Reading With Fakename: Ministers of Fire

This is a classic spy novel in John le Carre mode, or Robert Ludlum (who himself does not hold a candle to le Carre).  Nobody, but nobody, can ever top The Spy Who Came In From The Cold.  The closest book and movie I can remember is Ken Follett’s Eye of The Needle.

This book is not it.  (Not all my book reviews are raves.)

I’m having trouble remembering what year it is, what country we’re in, who works for what agency, and who is betraying who.

To some extent it’s probably that I’m somewhat bored with this genre.

Our “hero” is Lucius Burling.  As the book opens, he is CIA Station Chief at the U.S. embassy in Kabul in 1979.  Then the ambassador is murdered.  The car, with Lucius and the ambassador enclosed, is surrounded by “police”, actually people dressed in police uniforms.  The ambassador is trying to open the car doors, and Lucius is trying to keep them closed.  First lesson.  Who are your friends?

In spite of the murder of the ambassador, Lucius decides to proceeed with his plan to make contact with the mujahedin in northern Afghanistan, and to bring in the Chinese to help support them.  He takes with him the wife of a colleague, ostensibly because she speaks Dari, but really because he has a crush on her.  That ends in disaster.  She’s abducted by the mujahedin and presumbably killed (although she may still be alive).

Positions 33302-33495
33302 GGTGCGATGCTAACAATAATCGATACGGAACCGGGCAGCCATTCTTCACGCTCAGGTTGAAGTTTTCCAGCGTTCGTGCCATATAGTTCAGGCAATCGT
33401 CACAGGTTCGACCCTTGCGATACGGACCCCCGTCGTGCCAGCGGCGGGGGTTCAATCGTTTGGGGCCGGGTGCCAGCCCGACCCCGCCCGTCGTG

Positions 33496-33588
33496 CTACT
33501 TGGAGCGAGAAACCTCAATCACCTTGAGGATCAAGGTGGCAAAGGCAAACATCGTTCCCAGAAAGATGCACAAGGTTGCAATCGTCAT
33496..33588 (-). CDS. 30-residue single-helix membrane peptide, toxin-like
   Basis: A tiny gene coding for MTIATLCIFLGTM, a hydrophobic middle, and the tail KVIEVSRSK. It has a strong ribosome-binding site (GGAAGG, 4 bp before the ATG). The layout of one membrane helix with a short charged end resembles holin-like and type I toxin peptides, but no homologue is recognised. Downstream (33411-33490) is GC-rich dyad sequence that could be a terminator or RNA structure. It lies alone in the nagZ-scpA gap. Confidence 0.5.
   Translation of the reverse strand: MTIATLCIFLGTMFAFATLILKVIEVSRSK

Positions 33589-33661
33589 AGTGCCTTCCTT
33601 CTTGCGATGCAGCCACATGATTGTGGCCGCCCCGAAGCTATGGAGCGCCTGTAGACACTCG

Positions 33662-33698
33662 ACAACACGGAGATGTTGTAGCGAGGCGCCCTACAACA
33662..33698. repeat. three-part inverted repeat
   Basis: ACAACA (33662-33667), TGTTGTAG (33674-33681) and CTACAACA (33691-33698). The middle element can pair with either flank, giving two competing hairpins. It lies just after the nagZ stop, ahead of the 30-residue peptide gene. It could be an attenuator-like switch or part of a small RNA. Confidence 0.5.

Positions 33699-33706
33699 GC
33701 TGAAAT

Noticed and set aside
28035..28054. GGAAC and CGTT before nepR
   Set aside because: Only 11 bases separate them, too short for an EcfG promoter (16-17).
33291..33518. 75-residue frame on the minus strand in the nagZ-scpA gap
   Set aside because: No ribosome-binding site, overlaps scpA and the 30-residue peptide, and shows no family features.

Fast forward to 2002.  Yeah, I’m confused too.  The book looked very promising.  The author sounds very intellectual, which just goes to show that intellectual does not a good writer make.

In anticipation of spending next week on St. George Island, on Friday I stocked up at the library.  I got a classic summer reading trash novel by Lisa Scotoline, a more literary sounding novel called The Watery Part of the World, a true adventure story called The Lost City of Z, and a biography of Che Guevara (!)

The Lost City of Z is about the search for El Dorado in South America.  It was on a display table which included other true adventure stories, which included In the Heart of the Sea–one of my favorite books ever.  That and The Tiger and No Way Down are my top three favorites.  Close behind is Tuna:  A Love Story.

I haven’t been able to convince anyone else of how good those books are 🙂  My likes in non-fiction have some things in common.  Nature and history, for example.  But people find those subjects boring and tedious somehow.

That said, perhaps you would like Ministers of Fire 🙂

One response to “Reading With Fakename: Ministers of Fire

  1. Update: I finished Ministers of Fire at the beach. Lucius Burling is eventually relegated to a sort of secondary importance, although he still plays a huge role. The primary character in many ways turns out to be his underling, Lindstrom—whose wife it was that Burling had a crush on, and who was captured by the mujahedin. The book had many thrilling moments, including the end. But something…something…was still wrong with it. I can’t really put my finger on it. It was just…dense.
    I also finished the book about Che Guevara, which actually was a memoir by his wife of their lives together. (Which ended in 1967 when he was assassinated in Bolivia.) She’s now 74, and is breaking her silence for the first time about their lives. The book was published this year and is very brief (168 pages). It was still very educational to me, both about Che and about the Cuban revolution.
    Now I’m reading The Lost City of Z…more about that in a different post.

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